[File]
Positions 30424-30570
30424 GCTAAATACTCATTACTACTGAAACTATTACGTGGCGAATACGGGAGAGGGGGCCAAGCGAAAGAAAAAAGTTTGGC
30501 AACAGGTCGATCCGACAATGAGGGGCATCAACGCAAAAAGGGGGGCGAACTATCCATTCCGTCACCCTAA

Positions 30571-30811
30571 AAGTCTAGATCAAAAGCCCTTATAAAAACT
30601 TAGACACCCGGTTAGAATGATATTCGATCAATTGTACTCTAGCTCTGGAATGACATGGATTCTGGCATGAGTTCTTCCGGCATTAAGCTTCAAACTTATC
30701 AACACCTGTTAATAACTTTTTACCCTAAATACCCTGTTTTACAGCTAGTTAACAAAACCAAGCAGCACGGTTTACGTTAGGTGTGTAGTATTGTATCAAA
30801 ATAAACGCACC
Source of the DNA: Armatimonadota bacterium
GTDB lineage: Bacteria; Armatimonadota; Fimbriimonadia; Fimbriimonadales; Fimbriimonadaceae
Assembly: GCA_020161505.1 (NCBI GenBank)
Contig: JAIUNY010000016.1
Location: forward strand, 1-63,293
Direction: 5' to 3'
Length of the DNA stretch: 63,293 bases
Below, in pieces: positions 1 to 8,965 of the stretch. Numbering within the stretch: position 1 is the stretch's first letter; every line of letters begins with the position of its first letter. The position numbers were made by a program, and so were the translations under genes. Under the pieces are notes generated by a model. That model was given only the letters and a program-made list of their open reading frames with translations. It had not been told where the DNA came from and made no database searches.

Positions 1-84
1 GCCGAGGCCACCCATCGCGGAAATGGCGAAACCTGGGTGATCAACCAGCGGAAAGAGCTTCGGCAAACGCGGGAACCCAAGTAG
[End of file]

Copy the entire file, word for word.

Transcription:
Positions 30424-30570
30424 GCTAAATACTCATTACTACTGAAACTATTACGTGGCGAATACGGGAGAGGGGGCCAAGCGAAAGAAAAAAGTTTGGC
30501 AACAGGTCGATCCGACAATGAGGGGCATCAACGCAAAAAGGGGGGCGAACTATCCATTCCGTCACCCTAA

Positions 30571-30811
30571 AAGTCTAGATCAAAAGCCCTTATAAAAACT
30601 TAGACACCCGGTTAGAATGATATTCGATCAATTGTACTCTAGCTCTGGAATGACATGGATTCTGGCATGAGTTCTTCCGGCATTAAGCTTCAAACTTATC
30701 AACACCTGTTAATAACTTTTTACCCTAAATACCCTGTTTTACAGCTAGTTAACAAAACCAAGCAGCACGGTTTACGTTAGGTGTGTAGTATTGTATCAAA
30801 ATAAACGCACC
Source of the DNA: Armatimonadota bacterium
GTDB lineage: Bacteria; Armatimonadota; Fimbriimonadia; Fimbriimonadales; Fimbriimonadaceae
Assembly: GCA_020161505.1 (NCBI GenBank)
Contig: JAIUNY010000016.1
Location: forward strand, 1-63,293
Direction: 5' to 3'
Length of the DNA stretch: 63,293 bases
Below, in pieces: positions 1 to 8,965 of the stretch. Numbering within the stretch: position 1 is the stretch's first letter; every line of letters begins with the position of its first letter. The position numbers were made by a program, and so were the translations under genes. Under the pieces are notes generated by a model. That model was given only the letters and a program-made list of their open reading frames with translations. It had not been told where the DNA came from and made no database searches.

Positions 1-84
1 GCCGAGGCCACCCATCGCGGAAATGGCGAAACCTGGGTGATCAACCAGCGGAAAGAGCTTCGGCAAACGCGGGAACCCAAGTAG